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'Tucker's Story' by Ron White
Dog or Wolf Hybrid?

Last Christmas, Tucker was a happy camper, opening his presents under the tree with James Moreland and the rest of the family, including the young man's four younger brothers and sisters. Today the dog, described by Moreland as a shepherd/Husky/Blue tick Hound mix is a statistic slated for the ranks of Wolf Hybrids euthanized because the rabies vaccine has not been approved for hybrid use.

But Tucker's family stands by their claim that their pet was not a hybrid.

"We want people to know this can happen to you." said Moreland. Tucker's rabies test came back negative, "like I knew it would." Moreland said he had to go to three places before finally getting hold of the test documents.

Photo of Tucker
Tucker the dog. Look closely at the photo reprinted here. Does Tucker look like a Wolf Hybrid to you? This luxuriously coated brown and black dog with its long, soft ears died in Manassas, Virginia on March 30th 1994 for suspicion of being a wolf/dog mix. The only basis for such a determination were some braggadocio statements made previously by owner James Moreland to friends that Tucker might be part wolf.

But the history of those statements, as published in an article by Vonda K. Wolcott in the Journal Messenger was that "his girlfriend told him she had learned from (Tucker's previous owner's) ex-wife that Tucker was a "Hybrid." Moreland admitted on the witness stand that he thought it was "cool to tell others Tucker was part wolf."

Another witness, Dr. Elaine Lutz, Tucker's veterinarian testified that "her records show that on two out of sixteen visits, Tucker's breed was categorized as part wolf."

She also testified that "it was fashionable a few years ago for dog owners to claim their pets were part wolf, even if no proof of such heredity existed."

The case began when Tucker bit a ten year old boy less than two weeks before. The bite was not an unprovoked attack. The boy was bitten when he tried to pet the dog after being warned not to. The dog was leashed in Moreland's back yard and had growled at the boy when he approached.

Tucker was quarantined for ten days of observation following the bite, and still appeared to be healthy at the date of his death.

But Health Department officials sought to euthanize and test the dog after obtaining copies of his veterinary records. They said "Domestic dogs are spared from being tested for rabies because history shows if they remain healthy 10 days after biting a person, then the person is assured he is not infected.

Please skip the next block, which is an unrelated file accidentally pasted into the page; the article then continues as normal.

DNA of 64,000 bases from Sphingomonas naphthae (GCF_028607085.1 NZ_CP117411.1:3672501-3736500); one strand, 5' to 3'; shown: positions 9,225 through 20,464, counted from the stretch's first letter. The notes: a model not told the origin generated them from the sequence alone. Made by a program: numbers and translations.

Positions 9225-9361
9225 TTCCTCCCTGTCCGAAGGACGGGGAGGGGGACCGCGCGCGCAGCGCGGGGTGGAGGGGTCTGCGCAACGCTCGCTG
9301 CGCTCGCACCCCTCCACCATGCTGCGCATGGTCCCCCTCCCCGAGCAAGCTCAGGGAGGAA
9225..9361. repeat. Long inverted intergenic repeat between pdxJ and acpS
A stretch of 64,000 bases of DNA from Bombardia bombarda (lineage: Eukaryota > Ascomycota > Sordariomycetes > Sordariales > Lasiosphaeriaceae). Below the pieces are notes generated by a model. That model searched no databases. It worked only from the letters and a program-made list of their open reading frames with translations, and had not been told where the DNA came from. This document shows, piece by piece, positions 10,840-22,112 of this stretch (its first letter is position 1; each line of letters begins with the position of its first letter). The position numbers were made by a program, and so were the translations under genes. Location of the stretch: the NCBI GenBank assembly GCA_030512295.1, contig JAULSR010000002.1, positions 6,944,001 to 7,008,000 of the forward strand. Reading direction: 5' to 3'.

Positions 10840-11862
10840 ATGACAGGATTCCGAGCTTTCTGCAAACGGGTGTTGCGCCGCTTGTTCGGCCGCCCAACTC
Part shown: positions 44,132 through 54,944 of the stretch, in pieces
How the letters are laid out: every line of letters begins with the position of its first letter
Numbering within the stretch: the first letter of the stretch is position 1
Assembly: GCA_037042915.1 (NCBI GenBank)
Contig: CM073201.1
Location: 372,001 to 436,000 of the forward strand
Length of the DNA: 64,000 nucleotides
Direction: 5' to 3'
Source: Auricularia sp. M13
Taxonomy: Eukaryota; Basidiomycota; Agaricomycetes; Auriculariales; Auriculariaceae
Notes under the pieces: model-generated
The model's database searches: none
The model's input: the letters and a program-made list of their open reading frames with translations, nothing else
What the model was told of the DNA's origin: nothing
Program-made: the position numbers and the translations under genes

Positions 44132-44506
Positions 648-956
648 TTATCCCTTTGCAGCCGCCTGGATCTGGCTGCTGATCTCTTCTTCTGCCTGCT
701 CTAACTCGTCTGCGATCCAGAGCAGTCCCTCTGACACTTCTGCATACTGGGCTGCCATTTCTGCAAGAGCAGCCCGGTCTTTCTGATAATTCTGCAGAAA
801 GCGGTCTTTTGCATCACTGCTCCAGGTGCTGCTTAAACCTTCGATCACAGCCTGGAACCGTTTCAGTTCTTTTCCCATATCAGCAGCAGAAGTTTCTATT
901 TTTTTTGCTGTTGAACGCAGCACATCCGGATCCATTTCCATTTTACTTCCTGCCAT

However, hybrids such as dogs crossed with wolves or coyotes do not necessarily show signs within this quarantine time and must be euthanized and tested, according to state law. This testing must be done even if the animal has been vaccinated against rabies because the vaccine used on domesticated dogs is not assured of preventing rabies in hybrids." the official said.

On March 29, 1994, Judge LeRoy Millettte Jr. ordered that Tucker be euthanized and his brain tissue tested before the ten year old victim began the third series of prophylactic shots.

Tucker was euthanized on March 30th, the morning Moreland had made plans to visit one last time and say goodbye to his beloved pet.

But it wasn't to be. When he arrived at the shelter, unbeknownst to Moreland, Tucker had already been put to death and his head taken for examination.

On the afternoon of the 30th, the report came back negative. "He didn't have rabies before or after the testing" said Moreland's mother.

Moreland said he was totally un-familiar with the term "Wolf Hybrid." "He was a beautiful dog. I had no idea that what I thought was a compliment to my dog would stamp the animal as a wolf hybrid and make me feel responsible for its death."

Tucker was buried March 31 in a purple box with all his toys and his leash.

"It rained the day we got Tucker and rained the day we buried him," said Norma Kellogg, Moreland's mother. The entire family and a friend were there to say goodbye as Tucker was laid to rest on top of bull Run Mountain with a beautiful view of the Blue Ridge, one of his favorite running spots.

There is a strong message here, and that is that no dog is safe from confiscation if even one misinformed person thinks it might be part wolf or part coyote. The animal does not even have to be involved in a biting incident. If it ends up at the animal shelter, in most areas it's sentence is automatic. And in ALL areas, if the animal has bitten someone, its death can be expected before any legal action can be instituted.

*note: The Wolf Dog Coalition has been in contact with the owners. Tucker had just had a bath and was very grouchy. The owner told his neighbor's child that he should go home Tucker was not in the mood to play. This is not a case of a dog chained to a tree all day, it is a sad case of a dog that didn't have a chance because his owner had no idea of the implications of claiming wolf cross....we do. Help us stop the senseless death of our pets; whether they are truly wolf hybrids or only look wolfy. Euthanize, what an ugly euphemism. Don't kid yourselves, Animal Control Wardens all over the country are convinced they can tell a wolf hybrid on sight - ours did it, as a result a husky mix is dead (Dakota), the AC Administrator has "resigned for personal reasons" and she is facing a 250k lawsuit. Unfortunately it won't do Dakota a bit of good, his head was separated from his body... Rabies vaccine usage must be approved by USDA for Wolves and Wolfdogs. It won't happen without your support.

To learn more about the issue, read Rabies Vaccine, the Wolf and Wolf Dog, an article by Diana Bendit and Gene Sydnor.

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